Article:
(Resource News International) — The liquidation of Canada’s beef cattle herd is seen winding down in a year’s time.
A Statistics Canada report released in February showed low farm inventories of cattle in Canada, which the government agency said reflected market uncertainty and rising input costs.
The report confirmed a continuation of a long-term downward trend in Canadian cattle numbers. Canadian cattle inventories fell to 13.2 million head, down 5.1 per cent from Jan. 1, 2008, with smaller dairy and beef herd sizes reported.
On the beef side specifically, herds declined in all four major beef producing provinces (Alberta, Saskatchewan, Manitoba and Ontario) and showed no signs on rebuilding, as indicated by lower cow and heifer numbers.
“I think for the beef herd we’re almost to the end of the downturn in herd size,” said Martin Unrau, vice-chair of foreign trade for the Canadian Cattlemen’s Association.
Unrau, a cattle producer from MacGregor, Man., estimates there will be roughly one more year of herd shrinking before the numbers begin to grow again.
The normal expand-contract cattle cycle is “alive and well” but the size of the Canadian beef herd was artificially inflated after 2003, when the discovery of bovine spongiform encephalopathy (BSE) in an Alberta cow shut Canadian cattle out of many international markets, said Unrau.
At that time, the market became so depressed that producers were forced to hang onto cattle until prices rebounded enough to make a decent return.
The current herd liquidation only really took off in the past 24 to 28 months, around the time when the U.S. border reopened to cattle over 30 months old (OTMs) and the market improved, he said.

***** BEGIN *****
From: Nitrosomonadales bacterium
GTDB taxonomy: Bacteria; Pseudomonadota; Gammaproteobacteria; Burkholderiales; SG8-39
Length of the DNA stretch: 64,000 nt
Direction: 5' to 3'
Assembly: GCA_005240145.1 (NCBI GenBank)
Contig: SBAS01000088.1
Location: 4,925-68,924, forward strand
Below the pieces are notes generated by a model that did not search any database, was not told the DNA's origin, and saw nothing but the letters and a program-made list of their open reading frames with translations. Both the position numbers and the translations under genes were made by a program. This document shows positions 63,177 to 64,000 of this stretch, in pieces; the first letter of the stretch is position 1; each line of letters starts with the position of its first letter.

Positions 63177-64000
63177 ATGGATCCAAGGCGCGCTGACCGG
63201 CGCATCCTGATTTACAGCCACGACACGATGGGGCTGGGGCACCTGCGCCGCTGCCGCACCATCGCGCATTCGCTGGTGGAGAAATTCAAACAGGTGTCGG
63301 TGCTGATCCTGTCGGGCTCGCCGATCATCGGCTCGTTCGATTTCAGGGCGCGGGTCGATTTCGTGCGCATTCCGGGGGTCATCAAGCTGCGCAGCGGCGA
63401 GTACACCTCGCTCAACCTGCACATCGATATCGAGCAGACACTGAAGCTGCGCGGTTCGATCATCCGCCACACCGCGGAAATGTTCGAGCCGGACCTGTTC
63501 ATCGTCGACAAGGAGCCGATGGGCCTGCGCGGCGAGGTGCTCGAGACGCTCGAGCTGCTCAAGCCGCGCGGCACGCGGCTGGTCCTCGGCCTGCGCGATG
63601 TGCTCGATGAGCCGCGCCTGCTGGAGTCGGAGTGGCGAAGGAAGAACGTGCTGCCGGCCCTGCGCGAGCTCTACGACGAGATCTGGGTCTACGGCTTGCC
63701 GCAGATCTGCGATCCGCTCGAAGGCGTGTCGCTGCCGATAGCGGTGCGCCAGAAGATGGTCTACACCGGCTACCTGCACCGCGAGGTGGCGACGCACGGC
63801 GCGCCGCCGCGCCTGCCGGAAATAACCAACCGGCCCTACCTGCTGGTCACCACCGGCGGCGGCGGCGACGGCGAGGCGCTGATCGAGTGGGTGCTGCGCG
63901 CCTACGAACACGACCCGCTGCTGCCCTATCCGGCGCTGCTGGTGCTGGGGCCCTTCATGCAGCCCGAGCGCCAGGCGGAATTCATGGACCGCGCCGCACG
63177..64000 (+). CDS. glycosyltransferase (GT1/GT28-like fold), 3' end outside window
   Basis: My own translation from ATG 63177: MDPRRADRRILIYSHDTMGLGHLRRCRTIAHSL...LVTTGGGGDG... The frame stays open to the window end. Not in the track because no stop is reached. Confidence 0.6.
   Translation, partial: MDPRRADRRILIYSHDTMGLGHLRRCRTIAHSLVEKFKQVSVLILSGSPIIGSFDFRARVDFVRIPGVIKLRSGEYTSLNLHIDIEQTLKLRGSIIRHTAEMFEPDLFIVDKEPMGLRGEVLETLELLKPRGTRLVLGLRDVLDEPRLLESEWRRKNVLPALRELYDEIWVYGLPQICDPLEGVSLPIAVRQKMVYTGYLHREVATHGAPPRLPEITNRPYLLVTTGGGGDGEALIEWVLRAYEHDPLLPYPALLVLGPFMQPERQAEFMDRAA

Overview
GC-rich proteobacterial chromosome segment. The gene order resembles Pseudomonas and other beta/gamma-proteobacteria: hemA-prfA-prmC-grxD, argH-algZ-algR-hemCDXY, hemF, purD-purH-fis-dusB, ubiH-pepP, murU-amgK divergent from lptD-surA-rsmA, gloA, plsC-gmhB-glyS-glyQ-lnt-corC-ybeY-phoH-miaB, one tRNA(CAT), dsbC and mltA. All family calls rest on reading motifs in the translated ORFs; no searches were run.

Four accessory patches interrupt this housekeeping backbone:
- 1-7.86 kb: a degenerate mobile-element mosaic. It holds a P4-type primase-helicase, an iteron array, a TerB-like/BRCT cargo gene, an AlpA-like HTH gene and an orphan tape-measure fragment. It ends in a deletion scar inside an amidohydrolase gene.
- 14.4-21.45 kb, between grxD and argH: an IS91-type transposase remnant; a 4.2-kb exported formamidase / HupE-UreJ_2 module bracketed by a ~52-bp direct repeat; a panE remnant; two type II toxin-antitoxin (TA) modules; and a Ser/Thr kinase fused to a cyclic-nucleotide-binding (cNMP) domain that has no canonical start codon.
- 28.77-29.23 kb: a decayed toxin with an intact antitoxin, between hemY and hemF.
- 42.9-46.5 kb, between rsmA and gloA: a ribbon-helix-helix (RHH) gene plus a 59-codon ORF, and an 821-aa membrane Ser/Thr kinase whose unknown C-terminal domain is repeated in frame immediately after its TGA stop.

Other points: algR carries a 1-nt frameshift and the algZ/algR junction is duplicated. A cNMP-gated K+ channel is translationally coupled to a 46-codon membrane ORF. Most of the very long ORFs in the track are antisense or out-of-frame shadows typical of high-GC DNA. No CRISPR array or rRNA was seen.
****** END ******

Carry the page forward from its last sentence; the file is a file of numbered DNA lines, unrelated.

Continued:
It’s difficult to estimate the level to which the Canadian herd size will shrink, given the number of factors that influence producers’ decisions to hold onto or sell their cattle, said Brenna Grant, a research analyst with Calgary-based CanFax.
“One of the major factors this year is that we already have producers in Alberta talking about drought, which would impact water availability for cows. The other thing is consumer response. There was a bid drop in demand in 2008 and until we see some market improvement it is hard to say what will happen,” Grant said.
When the Canadian beef herd does begin to expand, Unrau thinks the industry will have changed. There will be fewer producers and on average they will be older.
“Over the last six years we haven’t really seen any young people come into the industry so what we’ve got is an older population. At one point, the average age was 56, which tells you the industry has changed,” Unrau said.
He believes, however, there are young producers waiting in the wings.
“When you talk to young people, they say they’re going to try and get in. So, things will turn around, it is just a matter of getting to that point,” Unrau said.
“When the numbers start climbing again, it will reflect optimism among younger producers that the worst has passed.”